A little more than a week ago, I was standing in a modest kitchen in a 70’s block of flats in a modest suburb behind Table mountain, where my youngest son has been living since December last year. I flipped over lamb chops, checked the cauliflower roasting in the oven for which I had made a white sauce, bubbling away slowly on the smallest plate of the stovetop; crushed the potatoes which I had boiled earlier in the only pot I could find: the bottom half of a pressure cooker which was a wedding present to me and his father 32 years ago. I was cooking for him and I and a friend from Johannesburg who had popped in to say hello. I stood there in this unfamiliar kitchen, sipping a glass of goodish red wine, hearing the murmuring of conversation between him and her in the lounge, feeling a strange mix of solitude and connectedness to an almost familiar (having imagined it before being there) experience of cooking a nice meal for my son who lives by himself and does not have a woman to share his kitchen with. Yet. He has women in his life. But they don’t so much share his kitchen. No touch of another female hand in the lounge and kitchen But a left behind, empty bottle of expensive perfume in his bathroom cabinet, and a collection of toothbrushes. Well, yes.
Earlier I had looked around for utensils: knives, cutting boards, pots and pans, finding, unsurprisingly many familiar items. Over the years I had given him many things from clearing out my kitchen as well as a couple of newly bought gifts to help him set up his first kitchen, years before, just after he turned 21 and had moved into a similar 70s style flat across from the restaurant he waitered at.
This was a first for me: cooking in a son’s kitchen. During the days we drove around, having lazy, boozy lunches out, a wine tasting or two, watching the sun set over Camps Bay and getting almost lost driving back without my GPS, but in the evenings I cooked, except the last evening when we had the most dreadful Thai take-away.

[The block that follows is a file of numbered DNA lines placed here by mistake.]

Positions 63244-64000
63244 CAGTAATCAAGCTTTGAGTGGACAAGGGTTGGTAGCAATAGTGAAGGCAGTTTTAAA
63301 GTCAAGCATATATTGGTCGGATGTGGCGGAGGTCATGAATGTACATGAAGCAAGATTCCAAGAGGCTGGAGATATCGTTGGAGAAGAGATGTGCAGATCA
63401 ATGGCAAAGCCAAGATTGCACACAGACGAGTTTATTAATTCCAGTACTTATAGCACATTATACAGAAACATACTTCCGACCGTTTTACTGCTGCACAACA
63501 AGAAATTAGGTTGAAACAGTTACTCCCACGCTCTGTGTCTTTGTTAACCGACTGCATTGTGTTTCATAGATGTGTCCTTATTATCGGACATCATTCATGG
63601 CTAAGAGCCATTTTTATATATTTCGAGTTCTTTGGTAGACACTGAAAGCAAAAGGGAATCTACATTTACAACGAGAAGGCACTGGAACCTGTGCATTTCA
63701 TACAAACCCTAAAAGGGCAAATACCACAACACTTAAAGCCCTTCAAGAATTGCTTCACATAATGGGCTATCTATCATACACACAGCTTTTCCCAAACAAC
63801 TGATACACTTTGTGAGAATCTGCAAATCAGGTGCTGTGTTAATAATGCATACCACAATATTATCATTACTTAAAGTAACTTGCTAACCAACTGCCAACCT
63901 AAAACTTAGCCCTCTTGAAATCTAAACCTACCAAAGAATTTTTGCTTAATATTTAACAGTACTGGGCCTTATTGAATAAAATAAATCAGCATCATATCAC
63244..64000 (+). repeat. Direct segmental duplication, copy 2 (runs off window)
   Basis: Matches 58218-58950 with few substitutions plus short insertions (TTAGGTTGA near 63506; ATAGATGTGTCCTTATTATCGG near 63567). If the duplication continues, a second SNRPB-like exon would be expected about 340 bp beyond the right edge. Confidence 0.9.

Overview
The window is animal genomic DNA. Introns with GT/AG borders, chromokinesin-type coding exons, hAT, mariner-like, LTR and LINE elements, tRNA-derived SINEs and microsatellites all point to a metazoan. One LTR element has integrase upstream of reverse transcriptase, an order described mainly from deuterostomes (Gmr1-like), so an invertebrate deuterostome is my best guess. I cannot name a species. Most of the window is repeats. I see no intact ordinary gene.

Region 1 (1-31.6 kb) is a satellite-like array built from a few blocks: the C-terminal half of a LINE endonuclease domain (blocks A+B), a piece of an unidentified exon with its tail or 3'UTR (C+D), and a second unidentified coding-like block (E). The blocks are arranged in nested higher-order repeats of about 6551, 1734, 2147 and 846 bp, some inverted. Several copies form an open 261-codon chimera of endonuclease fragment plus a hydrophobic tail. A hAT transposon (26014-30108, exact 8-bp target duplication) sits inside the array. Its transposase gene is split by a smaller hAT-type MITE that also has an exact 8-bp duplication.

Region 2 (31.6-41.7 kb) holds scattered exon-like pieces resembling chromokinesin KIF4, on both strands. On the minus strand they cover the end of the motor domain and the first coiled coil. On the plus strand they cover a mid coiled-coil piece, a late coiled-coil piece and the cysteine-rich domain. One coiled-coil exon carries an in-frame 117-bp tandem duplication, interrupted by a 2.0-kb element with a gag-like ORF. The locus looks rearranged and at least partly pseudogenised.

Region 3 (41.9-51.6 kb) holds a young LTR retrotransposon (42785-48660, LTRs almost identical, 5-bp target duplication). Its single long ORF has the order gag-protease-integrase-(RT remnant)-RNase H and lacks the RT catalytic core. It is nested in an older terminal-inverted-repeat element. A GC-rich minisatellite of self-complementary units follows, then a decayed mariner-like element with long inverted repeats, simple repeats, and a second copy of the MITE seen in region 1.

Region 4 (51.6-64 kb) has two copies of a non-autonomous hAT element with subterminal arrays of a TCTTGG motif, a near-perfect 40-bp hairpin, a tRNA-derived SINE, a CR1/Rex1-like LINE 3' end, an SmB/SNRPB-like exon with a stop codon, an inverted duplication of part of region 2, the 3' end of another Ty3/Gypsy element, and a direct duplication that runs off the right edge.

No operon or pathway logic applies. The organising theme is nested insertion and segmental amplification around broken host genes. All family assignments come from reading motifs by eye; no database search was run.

But really, what stays with me now, is how we sat at the dining room table which I grew up with, how I set that table with crockery first given to me by my parents as part of my trousseau and which I used until I got divorced from his and his older brother’s father. It was in storage before I gave it to him when he packed up his cottage to move to Cape Town to manage a brasserie his father bought, at the end of last year. It is strangely comforting that he now is surrounded by things which connect us, since we are no longer close in proximity: a dining room suite, a rug in the lounge, crockery, utensils, a ragged but still useful pot or two, an old cutting board, a duvet cover from his teenage bed.
Still in the restaurant business, he is brimming with new ideas, asking me for input on their new menu, sharing anecdotes and some lessons already learnt in business. I was sad to leave, but so glad that he is finding some of the joy and satisfaction of being in the food business, but mostly in his own life, away from his mother and father, creating his own memories even as he is surrounded by that which connects him to a long lost past.